# Sum of series?

1. Jan 8, 2005

### vikasj007

sum of series???

find the sum of the series

1,-1,1,-1,1,-1,.......

does it equal 1 or 0?

2. Jan 8, 2005

### Curious3141

As an infinite series, it is not convergent since the "final" term is non-zero. So the sum is not defined.

As a finite series, the first term and the number of terms are defined, so there is no ambiguity.

3. Jan 8, 2005

### RandallB

Would it be fair to say that the AVERAGE of the sum of the series - as the sum of the series is being totaled would alternate between Zero and a number trending towards Zero.

And the final average value would trend together to a value when multiplied by of the infinite number of units in the series would give Zero ??

4. Jan 8, 2005

### Gokul43201

Staff Emeritus
No, it would not be.

The sum just does not exist if the series doesn't converge. So it is meaningless to talk of the "average of the sum" (and I'm not even sure what you mean by that...what is the average of a number ?)

5. Jan 10, 2005

### RandallB

A number by it self cannot have an average.

The Average of a sum, is that sum divided by the number of units or elements that were used to come to that sum.

SUMv (for n = even # series) = Zero
e.g. SUMv (n=10) = 0 AVG SUMv (when n even) = 0 i.e.. 0/10 = 0
When n is even AVG SUMv = 0

SUMv (for n= odd #) = 1
e.g.. n=11 SUMv (n=11) = 1 AVG SUMv (n=11) = 1/11
When n is odd AVG SUMv converges on ZERO as n goes to infinite

Therefore AVG SUMv also converges on Zero.
For the vikasj007 series; AKA v

Limited to answering the “brain teaser” question of:

“ does it equal 1 or 0? “

I’ll go with:

.....a) 0

.....b) yes
or
.....c) Question is non sequitur

6. Jan 10, 2005

### Gokul43201

Staff Emeritus
If you mean the average value of the terms in the sequence, yes, you are right. The average goes to 0 as the number of terms tends to infinity.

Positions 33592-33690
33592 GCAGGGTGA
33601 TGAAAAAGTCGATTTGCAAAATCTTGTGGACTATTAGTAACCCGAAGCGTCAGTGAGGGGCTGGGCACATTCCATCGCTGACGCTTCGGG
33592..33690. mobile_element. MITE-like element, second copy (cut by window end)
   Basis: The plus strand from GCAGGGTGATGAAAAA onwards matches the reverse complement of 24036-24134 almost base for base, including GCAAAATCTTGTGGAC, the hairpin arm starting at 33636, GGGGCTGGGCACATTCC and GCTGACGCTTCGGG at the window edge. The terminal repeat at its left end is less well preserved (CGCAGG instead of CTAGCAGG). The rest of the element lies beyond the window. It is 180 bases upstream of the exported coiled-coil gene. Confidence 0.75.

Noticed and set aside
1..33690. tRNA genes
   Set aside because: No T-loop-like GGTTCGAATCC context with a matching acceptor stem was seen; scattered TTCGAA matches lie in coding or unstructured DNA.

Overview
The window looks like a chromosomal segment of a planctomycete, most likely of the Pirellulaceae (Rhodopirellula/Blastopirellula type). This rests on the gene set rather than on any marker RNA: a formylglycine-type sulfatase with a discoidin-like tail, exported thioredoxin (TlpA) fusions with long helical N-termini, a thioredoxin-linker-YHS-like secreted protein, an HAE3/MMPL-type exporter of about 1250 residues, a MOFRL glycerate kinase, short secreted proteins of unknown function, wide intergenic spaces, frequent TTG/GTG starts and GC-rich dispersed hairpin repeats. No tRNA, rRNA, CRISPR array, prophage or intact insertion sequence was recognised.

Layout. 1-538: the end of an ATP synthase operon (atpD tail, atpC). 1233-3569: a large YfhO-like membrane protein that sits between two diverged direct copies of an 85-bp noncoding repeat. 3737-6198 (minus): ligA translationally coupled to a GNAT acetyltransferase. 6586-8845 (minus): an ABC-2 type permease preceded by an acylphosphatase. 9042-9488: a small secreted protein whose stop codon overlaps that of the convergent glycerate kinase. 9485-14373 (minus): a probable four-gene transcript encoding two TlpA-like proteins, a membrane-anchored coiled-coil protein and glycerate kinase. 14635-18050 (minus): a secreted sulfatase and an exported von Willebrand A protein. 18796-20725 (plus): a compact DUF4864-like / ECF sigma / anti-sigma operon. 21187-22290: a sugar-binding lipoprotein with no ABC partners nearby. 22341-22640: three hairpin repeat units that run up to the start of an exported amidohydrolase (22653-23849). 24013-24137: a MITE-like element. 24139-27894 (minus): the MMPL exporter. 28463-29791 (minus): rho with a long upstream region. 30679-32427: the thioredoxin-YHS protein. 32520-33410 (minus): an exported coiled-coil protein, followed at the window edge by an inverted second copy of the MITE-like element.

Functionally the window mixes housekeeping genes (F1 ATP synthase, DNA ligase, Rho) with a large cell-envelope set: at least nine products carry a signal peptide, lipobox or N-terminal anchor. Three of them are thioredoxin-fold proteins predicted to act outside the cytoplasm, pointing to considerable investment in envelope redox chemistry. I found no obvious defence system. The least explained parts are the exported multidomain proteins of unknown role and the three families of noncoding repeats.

But this doesn't say anything about the sum itelf. The only thing that can be said about the sum is that it is 1 if the number of terms is odd, 0 if the number of terms is even, and not defined if the number of terms is infinite.

7. Jan 10, 2005

### RandallB

So you want to go with "Question is non sequitur" ?

Personally I kind of like "Yes" as the best answer.

8. Jan 10, 2005

### Gokul43201

Staff Emeritus
I like "no" better...but maybe I'm just a meanie.

9. Jan 12, 2005

### RandallB

OK vikasj - It's your teaser - did you have a conclusion in mind?

10. Jan 13, 2005

### vikasj007

well not really, actually it was a question that came up in the newspaper(i think so), and they had invited replies for it. though some people had replied that a conclusive solution to this is not possible, and some even suggested their theories to come to an answer, but a desicive answer was not given so i decided to put this up to see if i can get some answers.

and i must say you did try. THANKS A LOT!!

11. Jan 13, 2005

### Gokul43201

Staff Emeritus
We did better. We gave you the decisive answer. In post #2 and the second half of post #7, you will find the solution to the teaser.

There's absolutely no ambiguity about it.